As of 3 July 2022, the Second Assembly of the Fifth Plenary Council of Australia will commence in Sydney, ending on 9 July. This marks the final assembly of the Council, the conclusion of a four-year journey of collective discernment around the theme: ‘Listen to what the Spirit is saying.’
Last year, we heard from Plenary Members from Melbourne, listening to their thoughts and experiences before and during this exciting event. We also heard from important Plenary periti, theological experts and advisors whose role is to be a voice of clarity in the discussions.
As Archbishop Peter A Comensoli noted at the beginning of last year’s deliberations, the purpose of the Council is to ‘reveal the face of Christ’ in our own time and place:
We are the people Christ now calls to go out into the depths of missionary endeavour, there to find a catch, but also to be caught ourselves.
The Second Assembly moves the Council into a more practical mode. The First Assembly was a mixture of online and in-person; some COVID complications notwithstanding, the Second Assembly will mostly be in-person.
Early in June, the Framework for Motions was published, with an invitation for members to provide amendments to the document. Taking into account the amendments proposed, an updated Motions and Amendments document was recently published and will guide the deliberations this time around. The document outlines eight key areas with practical motions that will be voted on in Sydney. The areas are:
The breadth of issues on the table is a sign of the holistic approach being taken to the crises and opportunities currently facing the Church.
There are 38 motions in total, and they will be voted on in two rounds. On each of the first four days of the Assembly, there will be a ‘consultative vote’ on the motions across two of the sections named above. Members who aren’t bishops have a consultative vote. Then, on the following morning, the bishops will cast a ‘deliberative vote’ on the same motions that will either affirm or reject the consultative one. The results of the deliberative vote are binding.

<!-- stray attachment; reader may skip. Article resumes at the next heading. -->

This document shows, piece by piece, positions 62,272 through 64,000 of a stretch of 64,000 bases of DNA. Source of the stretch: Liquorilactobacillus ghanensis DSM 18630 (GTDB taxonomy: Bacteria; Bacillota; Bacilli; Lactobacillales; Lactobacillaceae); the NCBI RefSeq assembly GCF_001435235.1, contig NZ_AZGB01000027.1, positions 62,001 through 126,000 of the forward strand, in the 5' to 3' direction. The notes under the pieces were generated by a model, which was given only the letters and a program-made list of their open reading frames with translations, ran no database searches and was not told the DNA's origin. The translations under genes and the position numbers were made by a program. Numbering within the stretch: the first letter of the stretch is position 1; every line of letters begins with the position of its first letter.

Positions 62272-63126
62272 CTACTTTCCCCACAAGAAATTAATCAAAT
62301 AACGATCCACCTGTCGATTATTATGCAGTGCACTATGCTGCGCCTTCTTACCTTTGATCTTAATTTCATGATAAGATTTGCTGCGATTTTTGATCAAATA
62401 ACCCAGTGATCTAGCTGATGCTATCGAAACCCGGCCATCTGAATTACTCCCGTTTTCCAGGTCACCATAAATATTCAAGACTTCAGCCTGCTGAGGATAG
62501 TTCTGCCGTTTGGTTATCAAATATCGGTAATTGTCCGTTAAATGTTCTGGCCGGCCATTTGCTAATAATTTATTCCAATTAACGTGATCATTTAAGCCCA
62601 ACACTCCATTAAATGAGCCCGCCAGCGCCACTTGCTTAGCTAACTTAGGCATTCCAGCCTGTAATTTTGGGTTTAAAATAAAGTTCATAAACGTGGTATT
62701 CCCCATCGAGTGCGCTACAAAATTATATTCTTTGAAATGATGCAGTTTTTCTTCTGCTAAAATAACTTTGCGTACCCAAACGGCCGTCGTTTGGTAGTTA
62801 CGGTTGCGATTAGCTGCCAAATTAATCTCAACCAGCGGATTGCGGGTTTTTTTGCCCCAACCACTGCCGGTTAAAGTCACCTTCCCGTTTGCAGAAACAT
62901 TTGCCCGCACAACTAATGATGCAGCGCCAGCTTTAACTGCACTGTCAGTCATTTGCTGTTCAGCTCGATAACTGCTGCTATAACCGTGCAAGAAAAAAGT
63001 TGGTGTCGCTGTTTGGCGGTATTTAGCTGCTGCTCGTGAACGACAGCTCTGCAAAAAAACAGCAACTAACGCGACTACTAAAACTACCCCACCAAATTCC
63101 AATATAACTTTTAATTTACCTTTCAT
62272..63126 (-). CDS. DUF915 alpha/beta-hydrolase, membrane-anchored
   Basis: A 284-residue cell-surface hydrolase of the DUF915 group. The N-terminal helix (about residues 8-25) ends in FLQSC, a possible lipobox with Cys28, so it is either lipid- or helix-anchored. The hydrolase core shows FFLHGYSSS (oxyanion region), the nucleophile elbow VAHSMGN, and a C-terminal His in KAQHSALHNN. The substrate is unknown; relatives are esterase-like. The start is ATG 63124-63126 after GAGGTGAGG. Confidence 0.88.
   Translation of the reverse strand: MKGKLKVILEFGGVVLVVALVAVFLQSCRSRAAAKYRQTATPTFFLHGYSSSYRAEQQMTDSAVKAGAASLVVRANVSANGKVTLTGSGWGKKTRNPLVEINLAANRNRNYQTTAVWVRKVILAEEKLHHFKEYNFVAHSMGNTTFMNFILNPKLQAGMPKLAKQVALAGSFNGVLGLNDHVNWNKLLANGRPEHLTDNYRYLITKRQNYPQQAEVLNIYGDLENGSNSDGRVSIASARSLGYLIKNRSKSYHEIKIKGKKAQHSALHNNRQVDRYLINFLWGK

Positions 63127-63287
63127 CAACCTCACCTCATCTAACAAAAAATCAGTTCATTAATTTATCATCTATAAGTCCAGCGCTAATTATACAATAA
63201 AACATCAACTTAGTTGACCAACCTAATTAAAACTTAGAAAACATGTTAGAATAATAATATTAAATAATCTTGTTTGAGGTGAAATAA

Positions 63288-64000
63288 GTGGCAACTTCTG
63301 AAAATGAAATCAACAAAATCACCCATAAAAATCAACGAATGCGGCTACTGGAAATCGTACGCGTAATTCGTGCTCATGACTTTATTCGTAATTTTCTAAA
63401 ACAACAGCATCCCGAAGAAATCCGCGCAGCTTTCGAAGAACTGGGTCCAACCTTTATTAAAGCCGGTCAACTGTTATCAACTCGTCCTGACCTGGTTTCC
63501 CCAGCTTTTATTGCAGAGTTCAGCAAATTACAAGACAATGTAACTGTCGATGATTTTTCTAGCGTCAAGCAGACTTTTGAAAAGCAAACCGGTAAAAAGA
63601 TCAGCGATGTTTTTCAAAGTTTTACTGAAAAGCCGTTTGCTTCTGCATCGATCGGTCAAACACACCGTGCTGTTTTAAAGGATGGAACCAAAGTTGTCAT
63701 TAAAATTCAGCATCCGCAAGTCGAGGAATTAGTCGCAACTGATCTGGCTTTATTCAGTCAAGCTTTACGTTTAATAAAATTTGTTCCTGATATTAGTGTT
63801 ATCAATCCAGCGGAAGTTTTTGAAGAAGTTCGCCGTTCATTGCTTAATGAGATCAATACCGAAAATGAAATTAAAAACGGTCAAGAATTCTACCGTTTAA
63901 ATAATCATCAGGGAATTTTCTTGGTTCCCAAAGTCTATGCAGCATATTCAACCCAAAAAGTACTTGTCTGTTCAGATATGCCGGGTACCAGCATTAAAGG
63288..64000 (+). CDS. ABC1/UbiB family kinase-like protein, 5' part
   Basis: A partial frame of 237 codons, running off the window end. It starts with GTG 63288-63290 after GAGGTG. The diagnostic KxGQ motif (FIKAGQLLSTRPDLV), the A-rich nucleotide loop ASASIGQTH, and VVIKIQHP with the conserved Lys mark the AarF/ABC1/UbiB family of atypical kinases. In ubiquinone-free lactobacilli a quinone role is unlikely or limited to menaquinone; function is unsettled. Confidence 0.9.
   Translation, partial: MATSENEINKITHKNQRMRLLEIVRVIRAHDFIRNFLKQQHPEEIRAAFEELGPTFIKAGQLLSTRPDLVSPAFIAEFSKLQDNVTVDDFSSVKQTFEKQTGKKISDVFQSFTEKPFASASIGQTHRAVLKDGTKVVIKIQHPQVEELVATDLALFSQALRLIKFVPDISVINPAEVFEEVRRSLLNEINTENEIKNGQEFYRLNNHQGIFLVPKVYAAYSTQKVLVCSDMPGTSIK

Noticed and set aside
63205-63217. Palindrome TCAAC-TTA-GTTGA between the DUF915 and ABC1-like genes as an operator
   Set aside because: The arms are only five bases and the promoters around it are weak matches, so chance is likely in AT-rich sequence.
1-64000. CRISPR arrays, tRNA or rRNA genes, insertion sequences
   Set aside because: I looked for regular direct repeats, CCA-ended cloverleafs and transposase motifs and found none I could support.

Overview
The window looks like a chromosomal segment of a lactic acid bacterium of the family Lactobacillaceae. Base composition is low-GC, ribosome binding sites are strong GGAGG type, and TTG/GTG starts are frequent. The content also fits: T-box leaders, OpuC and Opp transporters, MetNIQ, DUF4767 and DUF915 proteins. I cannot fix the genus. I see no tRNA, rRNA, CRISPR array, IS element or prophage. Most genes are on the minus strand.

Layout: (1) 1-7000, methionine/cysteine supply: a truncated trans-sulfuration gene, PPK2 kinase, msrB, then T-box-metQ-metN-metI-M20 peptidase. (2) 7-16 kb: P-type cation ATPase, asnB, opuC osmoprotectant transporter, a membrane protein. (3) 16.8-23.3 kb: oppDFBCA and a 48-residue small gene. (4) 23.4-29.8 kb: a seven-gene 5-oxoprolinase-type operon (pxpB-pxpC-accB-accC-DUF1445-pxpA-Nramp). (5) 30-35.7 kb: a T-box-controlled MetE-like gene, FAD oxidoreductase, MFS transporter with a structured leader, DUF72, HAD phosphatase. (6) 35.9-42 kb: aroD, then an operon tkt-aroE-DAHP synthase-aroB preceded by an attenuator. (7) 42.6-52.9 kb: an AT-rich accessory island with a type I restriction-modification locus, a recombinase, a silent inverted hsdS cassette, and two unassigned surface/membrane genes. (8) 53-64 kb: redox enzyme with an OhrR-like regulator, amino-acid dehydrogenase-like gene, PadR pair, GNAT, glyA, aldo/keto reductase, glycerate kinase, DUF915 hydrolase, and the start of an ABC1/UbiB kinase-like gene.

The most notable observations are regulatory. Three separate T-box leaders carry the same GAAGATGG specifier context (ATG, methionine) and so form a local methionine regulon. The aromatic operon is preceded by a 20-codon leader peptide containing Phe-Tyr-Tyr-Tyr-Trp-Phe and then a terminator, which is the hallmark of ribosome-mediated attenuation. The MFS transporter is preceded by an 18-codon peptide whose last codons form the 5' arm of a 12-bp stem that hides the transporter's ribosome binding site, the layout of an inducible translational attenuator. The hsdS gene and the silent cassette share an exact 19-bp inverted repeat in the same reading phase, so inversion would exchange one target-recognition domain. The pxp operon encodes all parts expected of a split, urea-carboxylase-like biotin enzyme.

The motions include a diversity of proposals, some of them broad, focussing on longer-term plans, and some of them more specific.
Among the many issues the Council seeks to address is the call to discipleship that springs from our baptismal identity, a call that needs awakening in every baptised person. The Framework for Motions says:
Each of us is called by our Baptism to be a missionary disciple, hearing and responding to God’s invitation to follow Jesus Christ with joy. As a people anointed with the oil of gladness, all the baptised share in Christ’s three-fold office that is priestly, prophetic and royal (Lumen Gentium 31). In this way, the Church proclaims that ‘the kingdom of heaven is at hand’ (Matt 10:17) and embodies the in-breaking reign of God that transforms human history.
As we noted in last year’s guide to the Plenary, the motions that are passed at this Assembly, once they have been sent to Rome for approval by Pope Francis, will be enacted and become binding on the Church in Australia. This is why the Second Assembly is so important: the motions implemented will be, God willing, the Catholic Church in Australia’s first major and collective step on the road to renewal.
In its introduction, the Framework for Motions notes the growing ‘awareness that the Catholic community in this country is facing a time of both crisis and hope’ (§8). It is because of this crisis that the Plenary Council emerged. It is into this crisis that the Council wants to breathe new hope. During the coming week, we invite you to pray for the Plenary Members and for the bishops, that God’s will be done and the Church in Australia can enter a new springtime.
Melbourne Catholic20 September 2023
Christian Bergmann20 September 2023